Drums take finesse and chops, and guitar playing requires being Master of the Riff, but when it comes to bass, there is something special that unites the players, though it’s not necessarily style. There seems to be an agreed-upon way to shred with a pic on guitar or blast on drums, and even a right way to do vocals, but heavy bass players can do anything from finger picking fury a-la Alex Webster to pick riffing or more basic, heavy, walking bass lines. Due to that, I posit that we as bassists have something in common through having nothing in common: We might all approach it different ways, and due to the flexible nature of our instrument, we might all be misfits in our own right, but one thing unites us: love for the low end.

With this in mind, I am kicking off this column by talking to a fellow bass player who moonlights in his full-time solo project, Gridfailure, as well as a bunch of other bands and one-offs, but also, much like me, spends his days mired in the editorial coverage side of the metal world. Dave Brenner of Earsplit PR was the perfect person to kick this off with. We break it down below.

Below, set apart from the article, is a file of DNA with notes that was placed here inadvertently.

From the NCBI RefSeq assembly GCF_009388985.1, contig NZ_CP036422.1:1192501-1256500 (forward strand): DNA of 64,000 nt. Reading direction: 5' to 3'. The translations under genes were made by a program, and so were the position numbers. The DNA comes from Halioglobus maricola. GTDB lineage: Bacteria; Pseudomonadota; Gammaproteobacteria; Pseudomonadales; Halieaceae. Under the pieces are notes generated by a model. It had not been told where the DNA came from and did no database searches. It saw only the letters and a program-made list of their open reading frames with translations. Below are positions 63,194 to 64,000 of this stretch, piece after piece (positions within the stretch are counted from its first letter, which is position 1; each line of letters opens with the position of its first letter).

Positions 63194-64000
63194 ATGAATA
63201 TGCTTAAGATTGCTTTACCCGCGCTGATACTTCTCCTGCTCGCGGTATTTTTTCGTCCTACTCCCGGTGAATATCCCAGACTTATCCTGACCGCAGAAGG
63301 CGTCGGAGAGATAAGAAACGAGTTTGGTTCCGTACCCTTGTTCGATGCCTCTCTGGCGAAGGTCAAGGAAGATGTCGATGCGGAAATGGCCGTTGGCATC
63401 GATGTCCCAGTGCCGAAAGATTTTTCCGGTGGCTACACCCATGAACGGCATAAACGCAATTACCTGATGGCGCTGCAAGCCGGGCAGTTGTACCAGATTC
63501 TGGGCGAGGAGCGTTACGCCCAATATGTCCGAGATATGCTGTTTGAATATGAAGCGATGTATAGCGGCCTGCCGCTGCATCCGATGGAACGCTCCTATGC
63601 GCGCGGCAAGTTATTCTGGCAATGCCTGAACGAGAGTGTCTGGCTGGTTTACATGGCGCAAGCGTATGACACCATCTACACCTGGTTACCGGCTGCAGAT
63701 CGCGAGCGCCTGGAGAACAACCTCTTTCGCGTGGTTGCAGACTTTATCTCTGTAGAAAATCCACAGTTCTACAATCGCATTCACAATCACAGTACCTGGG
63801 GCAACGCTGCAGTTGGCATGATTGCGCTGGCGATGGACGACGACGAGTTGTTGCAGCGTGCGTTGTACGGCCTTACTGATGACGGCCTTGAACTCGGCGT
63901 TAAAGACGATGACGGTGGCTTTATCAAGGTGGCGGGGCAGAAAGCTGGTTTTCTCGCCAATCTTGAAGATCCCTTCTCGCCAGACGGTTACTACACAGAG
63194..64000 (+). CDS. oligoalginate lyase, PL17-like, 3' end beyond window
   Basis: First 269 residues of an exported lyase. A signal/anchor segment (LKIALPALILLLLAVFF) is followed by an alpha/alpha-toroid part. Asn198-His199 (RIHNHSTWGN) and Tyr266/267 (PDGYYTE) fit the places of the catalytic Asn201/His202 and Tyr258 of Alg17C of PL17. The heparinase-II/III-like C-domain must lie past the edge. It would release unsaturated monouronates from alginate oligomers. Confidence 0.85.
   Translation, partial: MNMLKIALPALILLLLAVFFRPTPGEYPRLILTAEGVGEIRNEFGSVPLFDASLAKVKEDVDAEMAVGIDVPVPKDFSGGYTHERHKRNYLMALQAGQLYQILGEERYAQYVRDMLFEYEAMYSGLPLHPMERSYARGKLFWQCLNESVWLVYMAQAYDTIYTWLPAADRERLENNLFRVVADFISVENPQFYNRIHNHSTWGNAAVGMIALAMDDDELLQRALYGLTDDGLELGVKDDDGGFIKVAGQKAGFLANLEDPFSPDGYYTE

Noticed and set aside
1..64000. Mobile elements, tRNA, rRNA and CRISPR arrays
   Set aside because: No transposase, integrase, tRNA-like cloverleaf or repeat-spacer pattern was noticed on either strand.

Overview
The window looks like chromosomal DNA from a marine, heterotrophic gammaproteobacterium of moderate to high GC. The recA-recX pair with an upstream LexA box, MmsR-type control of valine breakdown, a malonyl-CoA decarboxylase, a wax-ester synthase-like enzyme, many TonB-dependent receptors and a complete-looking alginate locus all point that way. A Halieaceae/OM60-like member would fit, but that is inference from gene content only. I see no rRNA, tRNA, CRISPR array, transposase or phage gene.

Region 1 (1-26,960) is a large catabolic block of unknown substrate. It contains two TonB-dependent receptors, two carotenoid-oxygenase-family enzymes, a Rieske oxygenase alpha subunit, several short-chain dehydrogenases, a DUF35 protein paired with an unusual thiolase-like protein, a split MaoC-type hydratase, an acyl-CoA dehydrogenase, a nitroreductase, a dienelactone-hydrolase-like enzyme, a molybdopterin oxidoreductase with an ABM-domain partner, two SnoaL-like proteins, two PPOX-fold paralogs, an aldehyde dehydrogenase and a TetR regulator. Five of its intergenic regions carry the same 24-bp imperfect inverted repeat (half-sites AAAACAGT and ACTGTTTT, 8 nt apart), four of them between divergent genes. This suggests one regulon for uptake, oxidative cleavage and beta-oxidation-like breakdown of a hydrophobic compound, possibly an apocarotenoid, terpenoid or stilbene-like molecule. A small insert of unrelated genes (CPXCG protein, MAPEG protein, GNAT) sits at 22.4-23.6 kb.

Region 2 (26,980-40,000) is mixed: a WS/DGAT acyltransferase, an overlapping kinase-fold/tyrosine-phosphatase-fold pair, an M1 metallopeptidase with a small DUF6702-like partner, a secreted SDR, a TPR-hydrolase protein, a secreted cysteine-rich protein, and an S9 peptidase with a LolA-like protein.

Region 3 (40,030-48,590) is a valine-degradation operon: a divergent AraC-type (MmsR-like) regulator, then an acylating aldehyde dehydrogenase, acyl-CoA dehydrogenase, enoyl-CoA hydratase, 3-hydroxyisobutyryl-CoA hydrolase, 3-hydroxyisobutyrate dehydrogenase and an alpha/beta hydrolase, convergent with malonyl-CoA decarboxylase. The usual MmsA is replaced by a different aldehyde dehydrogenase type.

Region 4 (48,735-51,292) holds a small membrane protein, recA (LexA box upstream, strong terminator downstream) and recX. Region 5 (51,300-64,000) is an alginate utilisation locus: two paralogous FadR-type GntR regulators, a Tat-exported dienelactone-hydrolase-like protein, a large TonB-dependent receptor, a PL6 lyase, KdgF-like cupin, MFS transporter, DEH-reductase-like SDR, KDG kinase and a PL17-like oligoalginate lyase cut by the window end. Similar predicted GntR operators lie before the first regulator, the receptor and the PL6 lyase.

How did you first get into playing bass, and why did it speak to you more than any other instrument?

I’m not sure it actually did at first; I wanted to play guitar. By the time I got into high school, I was already into bands like Anthrax and Faith No More, and there were a lot of musicians in my family. So I wanted to play guitar, but I ended up connecting in high school with a friend who did play guitar, and I really wanted to be in a band with him, and we decided two guitar players was stupid and I should just get a bass.